There is one question that you should never, under any circumstances, ever ask a woman.
This one question can evoke feelings of embarrassment, anger, sadness, and shame, among others. What you should never ask a woman can make even a gleeful person feel crestfallen and dejected. It can happen to women of different sizes, races, and incomes.
So what is it? See if you can pick it out of the following experiences.
What You Should Never Ask a Woman
My day didn’t start off particularly well. My husband and I were frantically tearing apart our house to find one of our son’s shoes. I was heading to a friend’s Baby Shower, so Daddy was in charge of the kiddo for the morning.
Saturdays he goes to soccer, but his left Puma was nowhere we could find it. The right shoe could be found nestled in the shoe bin by the front door next to his flip-flops and light-up Batman shoes, but the left was M.I.A. As time was running out, I told hubby to just throw his Batman kicks on so they wouldn’t be late. Apparently that was the wrong thing to say, because when you bleed soccer, like my husband, velcro shoes are a major faux pas. My bad.
The missing lace-up shoe ended up being found, but by then we were both running behind for our respective engagements. It didn’t help that I hit construction on my trek to the baby shower too.
Almost to the party, another car ran me off the road, swerving into my lane. I thought that was the worst part until later it turned out that we were both on our way to celebrate our mutual friend’s baby. Awkward.
Here comes the question…
Trying to put that behind me, I took a couple deep breaths and moved forward. While pouring myself a much-needed cup of joe, a woman I had never met rushed over to me and jubilantly asked it. The question.
What you should never ask a woman. Not when you know the person, and most definitely when you do not. This exuberant stranger, without saying hello or even introducing herself exclaimed (so even those around could hear)…
Are you pregnant?
She said it more as a statement than even a question. Even after I looked at her in shock, she asked again saying, “I heard there was someone else at the baby shower who was pregnant too. It’s you, isn’t it?”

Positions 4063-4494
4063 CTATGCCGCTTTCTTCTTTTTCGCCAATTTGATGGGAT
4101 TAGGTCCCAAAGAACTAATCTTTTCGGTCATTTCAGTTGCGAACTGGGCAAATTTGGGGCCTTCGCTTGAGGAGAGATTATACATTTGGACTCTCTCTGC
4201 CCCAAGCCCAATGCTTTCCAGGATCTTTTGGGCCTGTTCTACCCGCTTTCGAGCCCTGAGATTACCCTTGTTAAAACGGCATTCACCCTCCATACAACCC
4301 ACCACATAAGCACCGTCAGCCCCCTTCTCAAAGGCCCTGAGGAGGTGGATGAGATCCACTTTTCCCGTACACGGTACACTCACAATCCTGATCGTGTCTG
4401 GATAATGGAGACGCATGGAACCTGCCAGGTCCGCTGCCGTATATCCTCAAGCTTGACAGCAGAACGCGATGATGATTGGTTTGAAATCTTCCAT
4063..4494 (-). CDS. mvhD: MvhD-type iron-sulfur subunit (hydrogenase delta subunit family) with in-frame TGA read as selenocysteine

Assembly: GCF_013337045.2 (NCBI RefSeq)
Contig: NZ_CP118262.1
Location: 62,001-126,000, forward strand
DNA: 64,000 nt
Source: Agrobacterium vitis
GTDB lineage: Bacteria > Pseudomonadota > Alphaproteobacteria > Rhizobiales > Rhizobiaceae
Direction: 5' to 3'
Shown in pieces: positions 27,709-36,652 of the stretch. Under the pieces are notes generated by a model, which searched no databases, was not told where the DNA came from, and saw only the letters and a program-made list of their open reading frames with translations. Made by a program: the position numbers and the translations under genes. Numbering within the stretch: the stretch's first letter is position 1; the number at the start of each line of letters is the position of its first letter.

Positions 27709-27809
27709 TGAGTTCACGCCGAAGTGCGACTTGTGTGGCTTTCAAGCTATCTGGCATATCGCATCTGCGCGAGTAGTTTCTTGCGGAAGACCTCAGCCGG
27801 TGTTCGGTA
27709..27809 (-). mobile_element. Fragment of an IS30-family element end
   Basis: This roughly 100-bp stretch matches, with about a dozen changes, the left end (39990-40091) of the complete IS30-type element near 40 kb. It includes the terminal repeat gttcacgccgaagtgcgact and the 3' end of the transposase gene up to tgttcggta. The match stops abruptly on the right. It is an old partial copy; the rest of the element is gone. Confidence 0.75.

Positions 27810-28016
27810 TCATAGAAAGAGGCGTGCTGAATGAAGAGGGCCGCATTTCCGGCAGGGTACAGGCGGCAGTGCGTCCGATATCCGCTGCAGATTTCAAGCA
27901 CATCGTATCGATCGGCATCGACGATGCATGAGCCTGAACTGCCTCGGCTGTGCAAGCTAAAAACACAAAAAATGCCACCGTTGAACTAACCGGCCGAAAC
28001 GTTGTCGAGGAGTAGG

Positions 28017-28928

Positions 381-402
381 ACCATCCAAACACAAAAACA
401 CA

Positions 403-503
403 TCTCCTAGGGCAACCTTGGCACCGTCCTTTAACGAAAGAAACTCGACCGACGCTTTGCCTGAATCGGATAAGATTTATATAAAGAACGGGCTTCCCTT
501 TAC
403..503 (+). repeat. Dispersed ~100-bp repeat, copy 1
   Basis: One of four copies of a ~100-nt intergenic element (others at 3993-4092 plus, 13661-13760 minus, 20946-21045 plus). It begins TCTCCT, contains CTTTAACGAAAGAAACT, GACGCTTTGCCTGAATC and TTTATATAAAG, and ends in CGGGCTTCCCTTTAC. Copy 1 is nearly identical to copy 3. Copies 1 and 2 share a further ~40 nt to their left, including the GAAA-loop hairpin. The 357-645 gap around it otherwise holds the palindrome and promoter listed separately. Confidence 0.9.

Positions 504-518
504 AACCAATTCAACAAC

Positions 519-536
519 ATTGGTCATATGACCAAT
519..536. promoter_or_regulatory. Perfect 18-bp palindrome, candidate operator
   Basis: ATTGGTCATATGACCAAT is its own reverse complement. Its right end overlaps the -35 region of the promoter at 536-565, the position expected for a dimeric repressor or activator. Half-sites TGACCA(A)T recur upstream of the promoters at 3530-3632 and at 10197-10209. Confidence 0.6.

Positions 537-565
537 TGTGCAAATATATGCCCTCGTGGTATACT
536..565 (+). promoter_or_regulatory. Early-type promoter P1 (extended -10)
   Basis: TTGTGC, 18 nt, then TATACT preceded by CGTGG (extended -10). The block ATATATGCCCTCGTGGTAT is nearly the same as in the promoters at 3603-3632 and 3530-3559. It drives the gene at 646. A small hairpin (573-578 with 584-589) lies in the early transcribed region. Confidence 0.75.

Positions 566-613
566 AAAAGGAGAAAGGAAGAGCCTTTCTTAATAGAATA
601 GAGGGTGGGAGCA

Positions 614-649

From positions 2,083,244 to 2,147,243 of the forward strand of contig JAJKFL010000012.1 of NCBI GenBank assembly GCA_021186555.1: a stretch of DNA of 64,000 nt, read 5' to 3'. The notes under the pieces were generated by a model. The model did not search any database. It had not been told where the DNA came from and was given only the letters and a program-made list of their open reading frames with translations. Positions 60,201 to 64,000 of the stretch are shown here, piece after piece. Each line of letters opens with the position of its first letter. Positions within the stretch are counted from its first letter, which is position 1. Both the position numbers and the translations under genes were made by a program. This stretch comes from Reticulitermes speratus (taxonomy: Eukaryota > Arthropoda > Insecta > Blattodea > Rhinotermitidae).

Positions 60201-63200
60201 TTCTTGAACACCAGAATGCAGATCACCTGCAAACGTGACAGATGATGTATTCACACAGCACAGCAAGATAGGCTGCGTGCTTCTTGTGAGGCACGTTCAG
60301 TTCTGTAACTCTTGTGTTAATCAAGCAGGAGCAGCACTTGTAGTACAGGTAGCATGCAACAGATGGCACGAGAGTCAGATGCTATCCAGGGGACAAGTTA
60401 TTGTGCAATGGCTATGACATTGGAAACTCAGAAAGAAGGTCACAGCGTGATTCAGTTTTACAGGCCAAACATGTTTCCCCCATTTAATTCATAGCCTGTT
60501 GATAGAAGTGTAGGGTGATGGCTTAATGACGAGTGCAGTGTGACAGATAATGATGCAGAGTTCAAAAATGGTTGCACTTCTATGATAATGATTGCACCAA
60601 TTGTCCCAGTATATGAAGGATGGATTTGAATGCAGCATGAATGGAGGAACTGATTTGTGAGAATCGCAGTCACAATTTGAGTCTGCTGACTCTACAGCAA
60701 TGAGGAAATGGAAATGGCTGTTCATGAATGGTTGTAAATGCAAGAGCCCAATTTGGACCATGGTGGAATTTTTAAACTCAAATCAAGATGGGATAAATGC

Why does anyone think that is okay to ask? I wish I could say that was the first time I’ve been asked, but it isn’t.
How far along are you?
Two months after my daughter died, it was a miracle that I even felt like getting out of bed, let alone going to the mall. I certainly hadn’t tried to work off any of the baby weight. I didn’t want to shop, but was feeling well enough to go for a walk some place cool in spite of my depression. Before leaving the mall, I decided to treat myself to some frozen yogurt. Putting some fresh strawberries on my dark chocolate fro-yo, I was reflecting on how these little steps were positive for me. Another woman came beside me and chuckled, “Eating for two, huh?” I blankly stared back while she continued, “How far along are you?”
I probably should have been more gracious, but I went with “Actually, my daughter just died, thanks” and walked away leaving my desire for fro-yo (and being out in public) behind.
In both of those scenarios, I wasn’t pregnant. And in both of those scenarios, I left feeling utterly devastated.
The third time I was asked what you should never ask a woman was when I was actually pregnant. I had morning sickness which was affecting my job as a church worship music leader. I even had to have people on the music team cover for me as I constantly needed to run off-stage.
My husband had just come home from a deployment and many people knew that we were hoping to have a healthy baby after several miscarriages and the death of our daughter. At this point, it was pretty obvious that I was pregnant. I saw some looks and smiles, but appreciated the respect I was receiving to announce at my own time.
Except for the woman I barely knew who approached and asked the question.
Her: Are you pregnant?
Me: What? Why would you ask that? (please take the hint)
Her: I think you are. Just say it. You’re pregnant, aren’t you?
Me: I don’t think that is appropriate to ask anyone (maybe reason will kick in?)
Her: Yup, you are. I can’t wait to tell people!
Me: Yes, it’s true that I am, but I’m not ready to tell anyone. Can you please respect that and not tell anyone? I’ve been through a lot and want to wait until I’m ready. (Please?)
If everyone knows it’s unacceptable to ask for a woman’s weight or age, then can we agree once and for all to not ask if someone is pregnant? I feel that even if she is, let her enjoy her pregnancy and have the ability to control when her special news will be shared.
I’m not sure if it’s because gossip magazines are constantly on “baby bump watch” which somewhat normalizes the question or what, but should we be following the lead of magazines known for invading people’s personal space?
How about we follow The Golden Rule (Matthew 7:12) instead?
Treat other people the same way you want to be treated.
In other words, stop asking the question.